President Joe Biden has tapped Ed Siskel, the former White House attorney who helped manage the Obama White House’s response to the Benghazi and Solyndra investigations, to serve as his next White House counsel.
Siskel will step into the role next month, the White House said, as Biden is charging into a reelection battle and at a time when the various judicial and congressional investigations circling around the president, his family and his administration are entering a critical stage.
Biden could soon be interviewed by federal investigators as part of the special counsel investigation into his handling of classified documents; the US attorney investigating the president’s son Hunter has just been named a special counsel; and House Republicans, who are already investigating Biden on several fronts, are eyeing a potential impeachment inquiry into the president.
He succeeds White House counsel Stuart Delery, who announced last week he will step down after a little over a year in the top role.
“Ed Siskel’s many years of experience in public service and a career defending the rule of law make him the perfect choice to serve as my next White House Counsel,” Biden said in a statement to CNN. “For nearly four years in the White House when I was Vice President, he helped the Counsel’s Office navigate complex challenges and advance the President’s agenda on behalf of the American people, and first as a federal prosecutor and then as the top counsel for one of America’s biggest and most vibrant cities, his hometown of Chicago, Ed has shown a deep commitment to public service and respect for the law.”
Siskel helped manage the Obama White House’s response to House Republicans’ 2011 investigation of the White House’s relationship with Solyndra, the solar energy company that received a government loan and ultimately went bankrupt, as well as into the US government’s response to the terrorist attack on the US mission in Benghazi in 2012.
A person familiar with Siskel’s selection said his experience in defending against those GOP investigations was viewed as an asset and played an important role in his selection.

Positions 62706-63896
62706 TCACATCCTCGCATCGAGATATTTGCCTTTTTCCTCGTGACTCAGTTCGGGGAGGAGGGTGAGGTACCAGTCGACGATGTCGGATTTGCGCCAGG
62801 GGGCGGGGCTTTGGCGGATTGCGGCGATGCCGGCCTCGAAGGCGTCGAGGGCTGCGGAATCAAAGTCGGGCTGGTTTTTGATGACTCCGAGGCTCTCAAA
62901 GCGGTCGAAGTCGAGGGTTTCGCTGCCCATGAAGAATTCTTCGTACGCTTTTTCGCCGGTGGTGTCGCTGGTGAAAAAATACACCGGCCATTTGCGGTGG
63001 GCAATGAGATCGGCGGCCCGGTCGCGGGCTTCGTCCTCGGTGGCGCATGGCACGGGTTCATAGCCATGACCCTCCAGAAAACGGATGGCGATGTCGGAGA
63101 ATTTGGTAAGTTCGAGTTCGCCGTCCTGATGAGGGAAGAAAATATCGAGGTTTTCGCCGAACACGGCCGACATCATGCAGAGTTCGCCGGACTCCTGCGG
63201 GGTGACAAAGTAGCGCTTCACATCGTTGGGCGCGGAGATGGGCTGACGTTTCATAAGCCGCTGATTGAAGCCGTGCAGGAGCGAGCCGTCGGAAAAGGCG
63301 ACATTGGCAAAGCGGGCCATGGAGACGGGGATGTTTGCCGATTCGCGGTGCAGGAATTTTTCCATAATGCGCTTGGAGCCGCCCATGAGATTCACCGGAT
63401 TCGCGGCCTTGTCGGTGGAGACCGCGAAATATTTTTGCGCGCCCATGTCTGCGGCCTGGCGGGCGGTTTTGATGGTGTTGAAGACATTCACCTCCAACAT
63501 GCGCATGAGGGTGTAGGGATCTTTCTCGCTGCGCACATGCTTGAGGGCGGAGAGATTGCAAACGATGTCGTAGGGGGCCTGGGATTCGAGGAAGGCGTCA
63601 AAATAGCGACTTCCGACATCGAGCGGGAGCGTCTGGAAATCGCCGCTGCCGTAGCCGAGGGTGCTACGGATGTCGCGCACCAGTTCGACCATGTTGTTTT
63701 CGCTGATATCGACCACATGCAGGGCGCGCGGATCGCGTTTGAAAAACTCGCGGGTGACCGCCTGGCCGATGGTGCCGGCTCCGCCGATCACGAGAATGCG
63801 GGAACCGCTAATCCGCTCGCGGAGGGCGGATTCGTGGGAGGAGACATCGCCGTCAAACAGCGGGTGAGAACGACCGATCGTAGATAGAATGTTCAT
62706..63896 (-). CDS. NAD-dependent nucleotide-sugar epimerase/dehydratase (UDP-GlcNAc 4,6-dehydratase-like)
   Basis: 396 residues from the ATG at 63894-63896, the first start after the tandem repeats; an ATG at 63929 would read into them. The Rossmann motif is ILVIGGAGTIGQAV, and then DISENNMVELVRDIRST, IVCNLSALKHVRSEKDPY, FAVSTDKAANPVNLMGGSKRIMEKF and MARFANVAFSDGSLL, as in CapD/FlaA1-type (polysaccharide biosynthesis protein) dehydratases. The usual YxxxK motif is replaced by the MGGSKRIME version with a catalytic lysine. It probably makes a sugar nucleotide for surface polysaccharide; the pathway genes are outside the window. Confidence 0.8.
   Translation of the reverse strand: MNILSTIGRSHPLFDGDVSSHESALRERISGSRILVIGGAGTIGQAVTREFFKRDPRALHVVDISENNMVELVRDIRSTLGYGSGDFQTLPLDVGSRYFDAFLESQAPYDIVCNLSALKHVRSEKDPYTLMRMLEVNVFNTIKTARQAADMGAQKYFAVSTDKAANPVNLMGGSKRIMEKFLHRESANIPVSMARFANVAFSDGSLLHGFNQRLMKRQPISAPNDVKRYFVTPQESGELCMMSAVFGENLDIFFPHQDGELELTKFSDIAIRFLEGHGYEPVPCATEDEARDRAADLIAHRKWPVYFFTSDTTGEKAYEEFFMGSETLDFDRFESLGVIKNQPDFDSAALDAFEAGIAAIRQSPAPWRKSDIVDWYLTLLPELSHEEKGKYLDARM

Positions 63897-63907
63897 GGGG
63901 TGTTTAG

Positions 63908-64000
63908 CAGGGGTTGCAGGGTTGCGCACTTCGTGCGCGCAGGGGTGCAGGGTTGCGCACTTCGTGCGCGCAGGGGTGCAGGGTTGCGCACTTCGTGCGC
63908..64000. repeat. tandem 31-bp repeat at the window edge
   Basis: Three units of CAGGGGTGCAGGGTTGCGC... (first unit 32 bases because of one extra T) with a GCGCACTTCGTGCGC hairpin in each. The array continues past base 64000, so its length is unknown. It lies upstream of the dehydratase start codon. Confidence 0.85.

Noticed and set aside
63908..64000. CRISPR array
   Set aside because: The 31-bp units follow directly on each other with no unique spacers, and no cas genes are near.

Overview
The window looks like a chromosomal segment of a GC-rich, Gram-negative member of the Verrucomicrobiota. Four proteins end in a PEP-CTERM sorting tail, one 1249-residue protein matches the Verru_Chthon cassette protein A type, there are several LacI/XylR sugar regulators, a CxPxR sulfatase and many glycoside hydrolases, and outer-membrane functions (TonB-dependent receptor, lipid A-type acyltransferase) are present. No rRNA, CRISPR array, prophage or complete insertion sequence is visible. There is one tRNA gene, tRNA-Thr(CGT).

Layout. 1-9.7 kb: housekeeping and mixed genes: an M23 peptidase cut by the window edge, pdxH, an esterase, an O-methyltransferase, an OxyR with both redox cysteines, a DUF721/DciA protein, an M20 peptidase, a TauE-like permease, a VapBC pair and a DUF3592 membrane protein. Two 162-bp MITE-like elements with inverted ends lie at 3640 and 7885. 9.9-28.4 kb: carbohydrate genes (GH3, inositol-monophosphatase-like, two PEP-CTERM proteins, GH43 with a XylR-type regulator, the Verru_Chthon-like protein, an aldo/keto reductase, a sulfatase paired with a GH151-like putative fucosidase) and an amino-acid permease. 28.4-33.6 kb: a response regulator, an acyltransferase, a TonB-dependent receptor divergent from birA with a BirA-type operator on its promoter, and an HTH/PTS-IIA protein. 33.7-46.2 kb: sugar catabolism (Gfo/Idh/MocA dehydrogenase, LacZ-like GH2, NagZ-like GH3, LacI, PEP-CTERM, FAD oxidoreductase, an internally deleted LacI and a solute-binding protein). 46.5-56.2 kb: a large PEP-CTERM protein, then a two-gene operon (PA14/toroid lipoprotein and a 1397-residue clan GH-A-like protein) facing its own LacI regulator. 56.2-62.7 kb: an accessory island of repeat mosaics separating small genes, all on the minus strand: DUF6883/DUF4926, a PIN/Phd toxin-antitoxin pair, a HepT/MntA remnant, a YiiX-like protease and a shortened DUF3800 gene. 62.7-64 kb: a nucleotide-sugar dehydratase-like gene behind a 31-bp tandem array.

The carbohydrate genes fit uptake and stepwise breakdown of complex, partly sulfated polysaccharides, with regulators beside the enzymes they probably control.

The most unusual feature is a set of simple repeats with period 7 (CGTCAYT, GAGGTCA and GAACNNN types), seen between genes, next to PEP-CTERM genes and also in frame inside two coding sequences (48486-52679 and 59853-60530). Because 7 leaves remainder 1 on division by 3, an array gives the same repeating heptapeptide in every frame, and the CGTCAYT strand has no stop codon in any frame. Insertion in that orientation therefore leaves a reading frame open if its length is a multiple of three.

“The fact that he’s tough, respected, level-headed and meticulous and has years of experience at the White House and elsewhere in highly charged environments was a big factor,” said the source, who requested anonymity to freely discuss his selection.
“Ed Siskel’s deep expertise and resolute commitment to serve will be essential for the President to continue getting big things done for the American people,” said White House chief of staff Jeff Zients, who called the counsel’s role “critical to advancing the Administration’s top priorities.”
His former colleagues say his background managing high-profile, politically charged congressional investigations, his time as a federal prosecutor in Chicago and his time working at the Justice Department all helped prepare him for the complex interplay between the White House, Department of Justice and Congress that he is sure to face as White House counsel.
Former White House counsel Kathy Ruemmler, who tapped Siskel as deputy White House counsel under President Barack Obama, said Siskel’s time in the White House counsel’s office ahead of the 2012 election and amid the Benghazi inquiry by House Republicans makes him the right fit for another “politically charged” cycle.
“He’s got precisely the right temperament for this kind of role. He’s great under pressure. Really calm and very understated, but also tough as nails,” Ruemmler said. “He’s the guy who you want in the foxhole with you.”
Siskel also advised Biden when he served as vice president and worked under Bob Bauer, Biden’s personal attorney, when Bauer served as Obama’s White House counsel.
Those relationships will be crucial as Siskel navigates his responsibilities regarding legal matters relating to Biden’s official role as president versus those regarding his role as a candidate or private citizen. Bauer and Siskel’s predecessors have coordinated closely on legal matters facing the president and his son while also working to divide up areas of responsibility.
Pat Fitzgerald, the former US attorney for the Northern District of Illinois who hired Siskel as a prosecutor in his office, called Siskel “unflappable,” and said his combined experience at DOJ, the White House and in private practice gives Siskel “a really good sense of where the lines should be drawn.”
“He’s seen the DOJ side of things and when DOJ thinks it’s appropriate to coordinate with the White House, and when not. And then he’s been in the White House and seen contentious issues from the White House counsel perspective,” Fitzgerald said.
Siskel will take on the role after serving most recently as chief legal officer for the Chicago-based investment firm Grosvenor Holdings. He is a graduate of the University of Chicago Law School, where he was a constitutional law student of Obama’s, before clerking for late Supreme Court Justice John Paul Stevens.
Siskel previously served as Chicago’s Corporation Counsel, the city’s top lawyer, under then-Mayor Rahm Emanuel and helped manage the city’s efforts at police reform as the city prepared to enter into a consent decree.